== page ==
Financial group AMP has told the financial services royal commission it could have another fee for no service scandal on its hands just months after previous revelations of the practice resulted in the sacking of its chair and CEO.
Acting CEO Mike Wilkins told the commission on Tuesday the group was currently going through details of employer-sponsored superannuation plans back to 2008 to check whether they had involved charging members fees for service not provided by advisers.
The investigation is being done by consultants PricewaterhouseCoopers.
Initial inquiries have already found breaches, spurring counsel assisting Michael Hodge QC to observe “there are policy and control gaps in the management and monitoring of fees charged to workplace super members and for fees received by AMP advisers”.
When Mr Wilkins agreed with that, Mr Hodge asked “Is the risk that AMP faces in relation to this that it may have another fees for no service case on its hands?”
“Yes,” Mr Wilkins replied and he added the concerns had been passed on to the Australian Securities and Investments Commission.
“And do you have a view as to how it is that AMP has allowed itself and its trustees to be exposed to this risk?” Mr Hodge asked.
“We are still going through the process of understanding this,” Mr Wilkins replied.
The practice of fee for no service was held up to the microscope by Mr Hodge. “Outside of financial advisers, it’s hard to think of any profession or group of people that think if they charge money for a service, it’s OK not to provide the service.”
Big costs loom for breaches
The bills are mounting up for AMP since the commission uncovered a range of legal breaches earlier in the year.
Mr Wilkins said there were 150 staff working on the issue and it estimated it would spend $778 million remediating clients for the breaches over the next three years.
The commission also heard that AMP had been the biggest relative sinner in the shonky advice department.
Some 9 per cent of its planners have been banned for misconduct with its nearest rival, Commonwealth Bank, having had 5 per cent of its planners banned.
AMP had continued to pay advisers trailing commissions on financial plans put in place before the Future of Financial Advice laws banned the practice from July 2013.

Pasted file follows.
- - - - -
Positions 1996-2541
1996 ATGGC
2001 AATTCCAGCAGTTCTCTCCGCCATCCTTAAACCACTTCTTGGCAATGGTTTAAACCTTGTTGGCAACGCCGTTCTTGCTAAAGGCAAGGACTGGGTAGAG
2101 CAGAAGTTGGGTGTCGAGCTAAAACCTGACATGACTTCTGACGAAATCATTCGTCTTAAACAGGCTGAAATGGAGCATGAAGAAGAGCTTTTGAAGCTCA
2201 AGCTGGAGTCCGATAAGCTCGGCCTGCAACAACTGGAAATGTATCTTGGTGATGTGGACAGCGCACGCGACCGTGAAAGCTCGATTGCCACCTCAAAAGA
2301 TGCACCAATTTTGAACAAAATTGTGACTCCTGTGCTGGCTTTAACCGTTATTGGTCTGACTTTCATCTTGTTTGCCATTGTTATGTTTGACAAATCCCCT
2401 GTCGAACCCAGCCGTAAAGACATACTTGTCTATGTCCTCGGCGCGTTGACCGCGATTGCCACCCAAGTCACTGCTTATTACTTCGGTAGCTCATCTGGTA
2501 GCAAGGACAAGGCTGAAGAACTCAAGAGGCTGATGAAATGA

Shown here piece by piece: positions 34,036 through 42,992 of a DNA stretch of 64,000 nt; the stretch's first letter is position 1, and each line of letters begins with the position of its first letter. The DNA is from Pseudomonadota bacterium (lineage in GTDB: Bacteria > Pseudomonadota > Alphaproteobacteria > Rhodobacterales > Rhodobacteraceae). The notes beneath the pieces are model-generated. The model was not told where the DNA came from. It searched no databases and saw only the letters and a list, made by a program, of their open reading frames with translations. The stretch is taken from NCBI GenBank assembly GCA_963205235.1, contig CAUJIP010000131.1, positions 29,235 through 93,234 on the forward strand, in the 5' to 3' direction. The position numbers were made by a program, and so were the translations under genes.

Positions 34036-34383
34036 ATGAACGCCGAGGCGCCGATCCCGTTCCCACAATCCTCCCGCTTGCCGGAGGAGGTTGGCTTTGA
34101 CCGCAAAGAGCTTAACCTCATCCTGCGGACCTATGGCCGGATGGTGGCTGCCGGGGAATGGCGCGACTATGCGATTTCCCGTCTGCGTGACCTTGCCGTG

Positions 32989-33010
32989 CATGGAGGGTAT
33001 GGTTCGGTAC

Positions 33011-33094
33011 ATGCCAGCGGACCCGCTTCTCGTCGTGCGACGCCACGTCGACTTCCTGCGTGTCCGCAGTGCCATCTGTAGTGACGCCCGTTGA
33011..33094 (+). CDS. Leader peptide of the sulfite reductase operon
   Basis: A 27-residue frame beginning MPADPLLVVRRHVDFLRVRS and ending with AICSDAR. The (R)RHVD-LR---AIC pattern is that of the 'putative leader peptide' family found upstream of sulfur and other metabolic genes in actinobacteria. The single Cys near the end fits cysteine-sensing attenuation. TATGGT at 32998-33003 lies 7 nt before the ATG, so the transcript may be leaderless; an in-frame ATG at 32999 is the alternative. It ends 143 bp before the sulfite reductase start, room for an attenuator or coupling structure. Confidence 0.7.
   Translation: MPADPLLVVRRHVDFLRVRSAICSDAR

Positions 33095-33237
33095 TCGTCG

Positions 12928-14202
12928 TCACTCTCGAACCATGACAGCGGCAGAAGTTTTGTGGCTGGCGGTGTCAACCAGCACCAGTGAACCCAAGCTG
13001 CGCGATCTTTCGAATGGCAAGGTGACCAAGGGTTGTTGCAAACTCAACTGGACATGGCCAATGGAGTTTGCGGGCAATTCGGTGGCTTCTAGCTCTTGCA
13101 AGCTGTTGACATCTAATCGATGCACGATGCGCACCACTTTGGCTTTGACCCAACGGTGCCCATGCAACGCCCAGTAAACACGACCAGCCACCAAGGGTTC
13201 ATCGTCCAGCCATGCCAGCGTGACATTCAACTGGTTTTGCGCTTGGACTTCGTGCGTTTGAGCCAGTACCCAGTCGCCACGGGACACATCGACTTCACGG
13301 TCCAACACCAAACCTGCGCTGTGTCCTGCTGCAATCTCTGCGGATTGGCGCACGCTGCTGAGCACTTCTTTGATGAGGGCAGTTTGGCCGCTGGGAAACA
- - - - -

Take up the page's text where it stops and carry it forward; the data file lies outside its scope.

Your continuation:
News of that surprised Mr Hodge, who said that “surely by now those advisers who are actually providing a service in exchange for fees have switched from grandfathered commissions?”
Mr Wilkins said that was not the case but could not say how many grandfathered commission arrangements remained in place. It could take another three years to unwind remaining grandfathered commissions if AMP went down that path, he said.
“Almost eight years have now passed since the industry was first consulted about the FOFA reforms … how can it really be that more time is needed to implement the required changes?” Mr Hodge asked.
Advisers should be independent
Mr Hodge questioned the practice of financial advisers being licensed by firms like AMP or its relationship dealers, rather than acting as individuals.
“Why wouldn’t they be like doctors and engineers and lawyers and accountants … have individual licensing and a regulatory body … that is responsible for disciplining them?” Mr Hodge asked.
“My personal view is that’s probably an overly bureaucratic solution,” Mr Wilkins said.
AMP was spending $100 million to ensure that its incentives and business management arrangements did not benefit the company and advisers at the expense of clients.
“I think there is some evidence of the fact that we have preferred short-term performance over making appropriate investments for the longer term,” Mr Wilkins said.